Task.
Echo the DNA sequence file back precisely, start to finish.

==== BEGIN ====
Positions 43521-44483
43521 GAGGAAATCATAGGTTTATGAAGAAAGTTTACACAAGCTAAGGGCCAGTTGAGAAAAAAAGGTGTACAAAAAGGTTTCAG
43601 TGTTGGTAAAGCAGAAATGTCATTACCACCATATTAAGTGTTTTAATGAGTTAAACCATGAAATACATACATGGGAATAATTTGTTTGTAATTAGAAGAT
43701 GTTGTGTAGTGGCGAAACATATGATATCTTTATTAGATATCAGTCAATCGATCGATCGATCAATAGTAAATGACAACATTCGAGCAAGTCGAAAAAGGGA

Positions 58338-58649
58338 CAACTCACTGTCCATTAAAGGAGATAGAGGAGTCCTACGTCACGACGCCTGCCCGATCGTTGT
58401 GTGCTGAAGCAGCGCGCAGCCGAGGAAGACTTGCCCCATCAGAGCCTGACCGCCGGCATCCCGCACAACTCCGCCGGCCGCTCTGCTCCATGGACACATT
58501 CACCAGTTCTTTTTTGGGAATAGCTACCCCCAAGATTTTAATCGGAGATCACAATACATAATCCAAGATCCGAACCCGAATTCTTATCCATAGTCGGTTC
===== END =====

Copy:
Positions 43521-44483
43521 GAGGAAATCATAGGTTTATGAAGAAAGTTTACACAAGCTAAGGGCCAGTTGAGAAAAAAAGGTGTACAAAAAGGTTTCAG
43601 TGTTGGTAAAGCAGAAATGTCATTACCACCATATTAAGTGTTTTAATGAGTTAAACCATGAAATACATACATGGGAATAATTTGTTTGTAATTAGAAGAT
43701 GTTGTGTAGTGGCGAAACATATGATATCTTTATTAGATATCAGTCAATCGATCGATCGATCAATAGTAAATGACAACATTCGAGCAAGTCGAAAAAGGGA

Positions 58338-58649
58338 CAACTCACTGTCCATTAAAGGAGATAGAGGAGTCCTACGTCACGACGCCTGCCCGATCGTTGT
58401 GTGCTGAAGCAGCGCGCAGCCGAGGAAGACTTGCCCCATCAGAGCCTGACCGCCGGCATCCCGCACAACTCCGCCGGCCGCTCTGCTCCATGGACACATT
58501 CACCAGTTCTTTTTTGGGAATAGCTACCCCCAAGATTTTAATCGGAGATCACAATACATAATCCAAGATCCGAACCCGAATTCTTATCCATAGTCGGTTC